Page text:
“The only evidence the court had was the men’s confessions which had been extracted through torture, and when I said this to various people out there they looked astonished that I should even mention it because for them that was the regrettable norm. We met the editor of the Yemen Times, who said: “Look, three times I have been arrested, so everything you say, I know. This is the unfortunate way things operate here.”

Unelected and unofficial, the Muslim Parliament consists of delegates from different sectors of the British Muslim population and acts both as lobby and conscious-raising platform. “During the Rushdie crisis over The Satanic Verses, it became very obvious to a group of us that the community was not prepared or ready to counter the demonising of Islam. Much of our society here is still very tribal, and we had no philosophers, no journalists who could really articulate why Rushdie’s book was so offensive. In fact, no people in the media at all, and hardly anyone who could face the camera.

“That really shook us, and then, of course, the news came that our children were doing very badly in schools, drifting into drugs, crime and gang warfare. So the realisation came that we had to have a vehicle for debate where everybody would be represented, and a means of lobbying for solutions.” Funding comes from the community itself and over the past seven years the organisation has operated its own loans systems to help at least 300 students through higher education. But the name parliament is surely misleading? “Well, we intended to call ourselves something like the Council for British Muslims, but the press, in writing about us in the first instance, described us as a parliament, and it just stuck.”

The argument against such a platform, of course, is that it reinforces, rather than eradicates, a ghetto mentality. For instance, Siddiqui says that at present the aim is not so much to encourage Muslims to stand for the Scottish and Westminster Parliaments, or the Welsh Assembly, but for them to organise themselves collectively outside the political system. That way, he claims, they are in a stronger position to negotiate Muslim interests with whichever party responds best, and thus offer it a bloc vote. It’s an old tactic which the trade unions, and indeed the Establishment, once used very effectively. But is it a wise move for a multi-national culture in transition?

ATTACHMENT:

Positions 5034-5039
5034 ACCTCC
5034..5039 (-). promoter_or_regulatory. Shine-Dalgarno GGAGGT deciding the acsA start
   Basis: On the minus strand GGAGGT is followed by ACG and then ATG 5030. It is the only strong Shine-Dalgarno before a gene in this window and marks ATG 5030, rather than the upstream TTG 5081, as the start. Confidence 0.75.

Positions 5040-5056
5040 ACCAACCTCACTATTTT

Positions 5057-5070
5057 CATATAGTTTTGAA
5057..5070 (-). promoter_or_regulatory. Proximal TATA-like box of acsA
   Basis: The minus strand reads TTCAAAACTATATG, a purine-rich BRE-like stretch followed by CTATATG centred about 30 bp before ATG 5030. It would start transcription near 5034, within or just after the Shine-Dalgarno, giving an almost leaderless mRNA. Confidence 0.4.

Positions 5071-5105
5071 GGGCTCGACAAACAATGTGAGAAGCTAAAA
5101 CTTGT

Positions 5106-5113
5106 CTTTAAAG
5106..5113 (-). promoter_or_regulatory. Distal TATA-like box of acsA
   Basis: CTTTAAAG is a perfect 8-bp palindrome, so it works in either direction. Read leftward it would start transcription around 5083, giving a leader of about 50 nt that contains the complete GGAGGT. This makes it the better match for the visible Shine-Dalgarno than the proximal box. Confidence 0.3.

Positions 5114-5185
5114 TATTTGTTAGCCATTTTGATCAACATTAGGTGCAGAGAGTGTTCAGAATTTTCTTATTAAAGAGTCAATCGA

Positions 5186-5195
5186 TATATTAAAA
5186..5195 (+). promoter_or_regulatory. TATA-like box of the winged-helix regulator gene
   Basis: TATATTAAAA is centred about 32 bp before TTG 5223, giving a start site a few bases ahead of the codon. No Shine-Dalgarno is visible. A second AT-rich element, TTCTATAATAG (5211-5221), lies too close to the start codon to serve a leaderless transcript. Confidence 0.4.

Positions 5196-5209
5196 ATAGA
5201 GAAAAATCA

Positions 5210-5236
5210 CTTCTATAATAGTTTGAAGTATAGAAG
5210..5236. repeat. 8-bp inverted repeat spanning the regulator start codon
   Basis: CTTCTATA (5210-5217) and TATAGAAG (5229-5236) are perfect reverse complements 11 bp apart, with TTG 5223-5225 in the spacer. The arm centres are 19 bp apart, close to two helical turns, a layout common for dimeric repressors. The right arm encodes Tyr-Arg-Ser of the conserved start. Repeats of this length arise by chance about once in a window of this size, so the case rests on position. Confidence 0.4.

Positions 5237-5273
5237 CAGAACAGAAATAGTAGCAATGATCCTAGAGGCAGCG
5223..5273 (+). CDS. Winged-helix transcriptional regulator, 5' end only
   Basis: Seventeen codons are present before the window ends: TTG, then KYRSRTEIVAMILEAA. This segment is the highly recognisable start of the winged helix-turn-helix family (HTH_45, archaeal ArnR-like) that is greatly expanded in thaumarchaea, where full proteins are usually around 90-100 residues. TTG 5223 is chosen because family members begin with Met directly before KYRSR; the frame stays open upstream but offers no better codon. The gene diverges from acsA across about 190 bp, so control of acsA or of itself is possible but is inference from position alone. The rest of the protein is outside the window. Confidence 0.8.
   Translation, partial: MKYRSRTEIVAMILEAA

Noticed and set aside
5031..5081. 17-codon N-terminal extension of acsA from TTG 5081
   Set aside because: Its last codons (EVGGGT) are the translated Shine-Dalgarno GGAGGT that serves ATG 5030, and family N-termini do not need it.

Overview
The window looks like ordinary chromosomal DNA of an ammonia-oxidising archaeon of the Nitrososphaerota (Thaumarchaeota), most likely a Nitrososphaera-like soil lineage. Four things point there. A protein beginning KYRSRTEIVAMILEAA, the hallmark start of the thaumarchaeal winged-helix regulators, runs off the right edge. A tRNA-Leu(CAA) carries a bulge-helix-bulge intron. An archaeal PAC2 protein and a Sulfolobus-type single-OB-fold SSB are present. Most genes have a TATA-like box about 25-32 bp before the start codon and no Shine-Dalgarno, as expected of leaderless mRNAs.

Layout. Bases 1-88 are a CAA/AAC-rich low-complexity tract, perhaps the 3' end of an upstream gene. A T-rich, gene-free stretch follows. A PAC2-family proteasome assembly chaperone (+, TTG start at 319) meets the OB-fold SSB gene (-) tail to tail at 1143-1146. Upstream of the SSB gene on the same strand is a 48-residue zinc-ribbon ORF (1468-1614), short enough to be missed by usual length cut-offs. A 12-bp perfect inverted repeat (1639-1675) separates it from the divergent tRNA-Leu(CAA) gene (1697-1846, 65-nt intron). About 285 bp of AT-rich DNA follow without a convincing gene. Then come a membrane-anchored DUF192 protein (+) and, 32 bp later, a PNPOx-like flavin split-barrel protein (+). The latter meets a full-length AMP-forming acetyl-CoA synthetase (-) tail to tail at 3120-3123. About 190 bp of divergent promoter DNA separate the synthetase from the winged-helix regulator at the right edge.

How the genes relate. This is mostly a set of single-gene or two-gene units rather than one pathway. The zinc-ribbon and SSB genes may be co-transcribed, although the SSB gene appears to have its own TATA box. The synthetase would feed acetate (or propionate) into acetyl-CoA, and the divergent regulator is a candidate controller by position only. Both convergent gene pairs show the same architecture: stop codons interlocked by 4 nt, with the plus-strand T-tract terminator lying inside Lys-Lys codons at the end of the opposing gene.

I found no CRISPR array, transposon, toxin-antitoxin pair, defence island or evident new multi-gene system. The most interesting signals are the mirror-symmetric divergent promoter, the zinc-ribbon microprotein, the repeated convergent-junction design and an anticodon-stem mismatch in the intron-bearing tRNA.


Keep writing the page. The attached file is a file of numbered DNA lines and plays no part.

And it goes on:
Siddiqui, married with four children and resident here since 1965 after arriving from Pakistan to study chemical engineering, doesn’t see it as a retrogressive step. “You must understand that most of our people in Britain came originally from villages, and while the younger generation feels itself totally integrated, that has created tensions with some of their elders who still have to be encouraged. We have to say to them: “You live here physically. You must live here mentally as well.” To this end the Muslim Parliament, last month, took the radical step of condemning forced marriages within the community, making it clear that they were not valid under Muslim law and that sexual relations in such circumstances amounted to rape.

It was an explosive decision but Siddiqui has no intention of muting the issue. “Marriage is a social contract in Islam and cannot be made without the freely given consent of both parties. But for too long we have allowed silence to provide the false shield of religion for this cruel practice. Now, however, there is a real feeling that we must end something which is not just unlawful but inhuman. In fact, none of the religious scholars we consulted has claimed our stand is wrong.” Indeed, on this subject the parliament has been ahead of the Government which last week announced an inquiry into forced marriages, thought to involve more than 1000 people a year in Britain. An independent working party, chaired jointly by the Bangladesh-born Baroness Uddin, and the businessman, Lord Almed, will now consult widely with the 1 million-strong Asian population, but the real spur to the campaign was the meeting last May between the Home Office Minister, Mike O’Brien, and a Bradford couple who have been in hiding for six years after receiving alleged death threats from the wife’s family because of her refusal to marry a cousin in Pakistan.

That case is not untypical of those also reaching Siddiqui in a desperate bid for help. But for those already trapped, the crusade against such lonely unions carries a painful corollary: “It is logical, Siddiqui says, that the children born of a forced relationship are illegitimate under Islamic law.

So the resolution of one problem may, for many, impose another. Yet that itself would count as nothing if mutual tolerance came as easily as breathing.